How To Solarize Black and White Photography - The Sabattier Effect
Solarization or the Sabattier Effect
Solarization is the process of re-exposing photographic paper during the development process. The result is an eerie silver image which contains light lines between the shadows and the highlighted areas.
Areas that have been exposed the least are affected the most during the re-exposure of the print. The darker areas or shadows on the prints show little change during the solarization process.
The Sabattier effect is a fairly easy process to achieve and can be done in a few easy steps.
The Process of Solarization
To begin the process, develop and agitate your paper normally. When the image begins to appear, remove the print from the developer and place it into a tray of water for about ten seconds. This will slow the development process.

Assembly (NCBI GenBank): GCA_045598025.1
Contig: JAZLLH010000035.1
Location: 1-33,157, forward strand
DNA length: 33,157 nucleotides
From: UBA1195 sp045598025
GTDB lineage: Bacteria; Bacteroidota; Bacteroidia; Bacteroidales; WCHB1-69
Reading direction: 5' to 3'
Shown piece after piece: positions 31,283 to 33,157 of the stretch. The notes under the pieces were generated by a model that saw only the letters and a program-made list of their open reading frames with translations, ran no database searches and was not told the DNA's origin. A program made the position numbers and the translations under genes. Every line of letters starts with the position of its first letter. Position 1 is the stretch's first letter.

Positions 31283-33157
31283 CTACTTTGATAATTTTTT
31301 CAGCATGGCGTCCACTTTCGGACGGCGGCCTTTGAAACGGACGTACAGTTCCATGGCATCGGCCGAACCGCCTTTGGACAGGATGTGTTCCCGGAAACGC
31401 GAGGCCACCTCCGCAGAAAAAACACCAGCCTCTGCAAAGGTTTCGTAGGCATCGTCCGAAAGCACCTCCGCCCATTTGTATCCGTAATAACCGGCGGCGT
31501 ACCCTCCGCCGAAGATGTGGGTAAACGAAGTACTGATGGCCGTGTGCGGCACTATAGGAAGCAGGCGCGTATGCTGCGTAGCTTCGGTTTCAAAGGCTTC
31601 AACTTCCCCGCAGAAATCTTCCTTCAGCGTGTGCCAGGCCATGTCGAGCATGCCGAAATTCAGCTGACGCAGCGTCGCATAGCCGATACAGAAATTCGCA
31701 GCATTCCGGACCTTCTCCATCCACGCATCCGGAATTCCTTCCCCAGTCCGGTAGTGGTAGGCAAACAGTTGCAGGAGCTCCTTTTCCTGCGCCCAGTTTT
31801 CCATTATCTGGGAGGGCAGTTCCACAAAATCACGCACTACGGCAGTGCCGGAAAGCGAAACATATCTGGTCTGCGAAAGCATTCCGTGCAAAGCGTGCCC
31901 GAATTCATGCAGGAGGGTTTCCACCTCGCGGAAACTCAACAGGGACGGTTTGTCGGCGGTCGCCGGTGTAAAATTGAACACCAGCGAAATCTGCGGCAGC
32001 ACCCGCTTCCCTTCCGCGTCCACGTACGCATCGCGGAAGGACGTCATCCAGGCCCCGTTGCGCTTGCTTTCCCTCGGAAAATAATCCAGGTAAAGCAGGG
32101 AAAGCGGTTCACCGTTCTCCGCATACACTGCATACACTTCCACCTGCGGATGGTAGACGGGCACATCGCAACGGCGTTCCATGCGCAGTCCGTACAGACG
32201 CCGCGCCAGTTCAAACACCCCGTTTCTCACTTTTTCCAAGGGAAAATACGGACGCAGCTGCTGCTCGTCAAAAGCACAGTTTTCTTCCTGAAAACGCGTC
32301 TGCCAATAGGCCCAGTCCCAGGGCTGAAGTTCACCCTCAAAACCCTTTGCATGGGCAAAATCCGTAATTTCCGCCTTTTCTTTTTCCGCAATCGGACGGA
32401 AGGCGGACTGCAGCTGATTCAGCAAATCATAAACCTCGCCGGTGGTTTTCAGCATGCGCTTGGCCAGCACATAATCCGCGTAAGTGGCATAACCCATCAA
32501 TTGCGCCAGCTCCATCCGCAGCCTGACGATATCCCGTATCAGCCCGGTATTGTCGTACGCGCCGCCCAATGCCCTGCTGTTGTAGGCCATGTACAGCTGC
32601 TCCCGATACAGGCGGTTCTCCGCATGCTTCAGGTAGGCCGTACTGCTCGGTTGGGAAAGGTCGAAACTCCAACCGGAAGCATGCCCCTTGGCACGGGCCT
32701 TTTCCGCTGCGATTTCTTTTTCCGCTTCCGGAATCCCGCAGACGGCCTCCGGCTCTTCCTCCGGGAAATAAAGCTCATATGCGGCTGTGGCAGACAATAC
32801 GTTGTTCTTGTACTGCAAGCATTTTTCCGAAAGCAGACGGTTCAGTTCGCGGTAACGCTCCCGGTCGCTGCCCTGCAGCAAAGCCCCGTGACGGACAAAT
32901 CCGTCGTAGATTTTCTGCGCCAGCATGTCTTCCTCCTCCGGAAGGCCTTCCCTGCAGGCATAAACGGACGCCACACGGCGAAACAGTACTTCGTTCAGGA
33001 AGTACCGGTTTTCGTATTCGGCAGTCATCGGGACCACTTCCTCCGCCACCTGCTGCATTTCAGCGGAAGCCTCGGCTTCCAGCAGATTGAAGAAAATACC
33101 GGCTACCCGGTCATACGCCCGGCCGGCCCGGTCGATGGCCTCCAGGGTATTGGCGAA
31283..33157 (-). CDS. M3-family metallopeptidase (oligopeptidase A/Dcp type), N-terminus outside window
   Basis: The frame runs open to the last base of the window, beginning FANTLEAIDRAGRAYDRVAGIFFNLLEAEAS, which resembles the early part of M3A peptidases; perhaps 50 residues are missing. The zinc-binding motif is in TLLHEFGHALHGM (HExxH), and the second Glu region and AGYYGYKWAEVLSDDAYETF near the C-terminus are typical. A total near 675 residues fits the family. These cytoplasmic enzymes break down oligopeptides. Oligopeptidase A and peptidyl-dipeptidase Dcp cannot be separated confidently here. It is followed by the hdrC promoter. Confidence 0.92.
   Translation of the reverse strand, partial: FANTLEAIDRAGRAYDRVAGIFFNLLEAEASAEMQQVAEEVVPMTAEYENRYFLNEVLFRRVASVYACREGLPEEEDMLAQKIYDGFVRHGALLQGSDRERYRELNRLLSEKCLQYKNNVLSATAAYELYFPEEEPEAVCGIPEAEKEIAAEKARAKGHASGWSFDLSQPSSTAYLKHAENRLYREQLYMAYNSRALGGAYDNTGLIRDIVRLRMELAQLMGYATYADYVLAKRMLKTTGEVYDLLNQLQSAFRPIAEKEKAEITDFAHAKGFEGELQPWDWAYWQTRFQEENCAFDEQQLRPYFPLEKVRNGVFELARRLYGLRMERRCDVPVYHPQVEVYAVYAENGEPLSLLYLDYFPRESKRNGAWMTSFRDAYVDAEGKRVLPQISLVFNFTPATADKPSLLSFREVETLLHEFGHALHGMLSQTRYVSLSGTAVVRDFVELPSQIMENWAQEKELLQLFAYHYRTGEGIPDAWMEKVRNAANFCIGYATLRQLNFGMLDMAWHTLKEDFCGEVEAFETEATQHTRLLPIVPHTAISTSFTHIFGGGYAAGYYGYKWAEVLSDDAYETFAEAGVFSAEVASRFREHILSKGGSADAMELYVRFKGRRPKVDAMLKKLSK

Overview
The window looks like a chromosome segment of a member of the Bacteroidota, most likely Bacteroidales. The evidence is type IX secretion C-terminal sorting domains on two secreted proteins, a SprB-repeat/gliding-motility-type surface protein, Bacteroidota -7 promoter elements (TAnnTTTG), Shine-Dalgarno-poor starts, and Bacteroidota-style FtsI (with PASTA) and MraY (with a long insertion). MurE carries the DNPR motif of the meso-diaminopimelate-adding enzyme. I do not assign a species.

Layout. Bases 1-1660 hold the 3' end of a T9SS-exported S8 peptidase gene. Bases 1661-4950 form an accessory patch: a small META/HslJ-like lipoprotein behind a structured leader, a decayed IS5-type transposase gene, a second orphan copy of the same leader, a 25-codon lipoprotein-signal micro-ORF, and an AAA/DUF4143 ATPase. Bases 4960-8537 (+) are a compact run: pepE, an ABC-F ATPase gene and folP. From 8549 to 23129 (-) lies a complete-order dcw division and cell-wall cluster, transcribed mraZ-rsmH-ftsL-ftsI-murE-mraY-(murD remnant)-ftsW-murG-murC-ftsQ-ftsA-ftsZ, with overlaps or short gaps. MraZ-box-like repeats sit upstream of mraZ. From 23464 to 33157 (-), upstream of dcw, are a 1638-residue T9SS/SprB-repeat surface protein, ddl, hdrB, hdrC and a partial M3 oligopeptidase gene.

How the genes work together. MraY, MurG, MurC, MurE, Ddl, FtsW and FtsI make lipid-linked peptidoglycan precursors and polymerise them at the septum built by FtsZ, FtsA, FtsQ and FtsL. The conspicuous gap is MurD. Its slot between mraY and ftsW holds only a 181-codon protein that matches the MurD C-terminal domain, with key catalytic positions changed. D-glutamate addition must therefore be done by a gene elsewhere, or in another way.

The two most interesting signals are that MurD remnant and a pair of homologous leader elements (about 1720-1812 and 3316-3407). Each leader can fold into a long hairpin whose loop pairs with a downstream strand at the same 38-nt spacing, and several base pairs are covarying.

The next step is to re-expose the paper to light. This exposure should last only about two seconds. The light source should be a low watt bulb, 15 to 20 watt, and should be three to four feet away from the print.
The final step is to put the paper back into the developer for the remaining development time. Complete the process of development using your stop bath, fixer and final wash.
In order to achieve the desired effects you may need to experiment with different exposure times. Two seconds is a good starting point, but you may need to vary the tone up or down depending on the print and the type of paper used.
Tips for gaining maximum results.
- Using high contrast papers will give you a more dramatic effect.
- Slow films are easier to work with since they require longer exposure time to develop.
- Since re-exposure effects the highlights, use a print with a lot of light areas to achieve the most dramatic results.
- Dilute your developer to twice the manufacturers recommendations.
By spending a little bit of extra time in the darkroom and experimenting with exposure times, you can turn your black and white prints into dramatic works of art.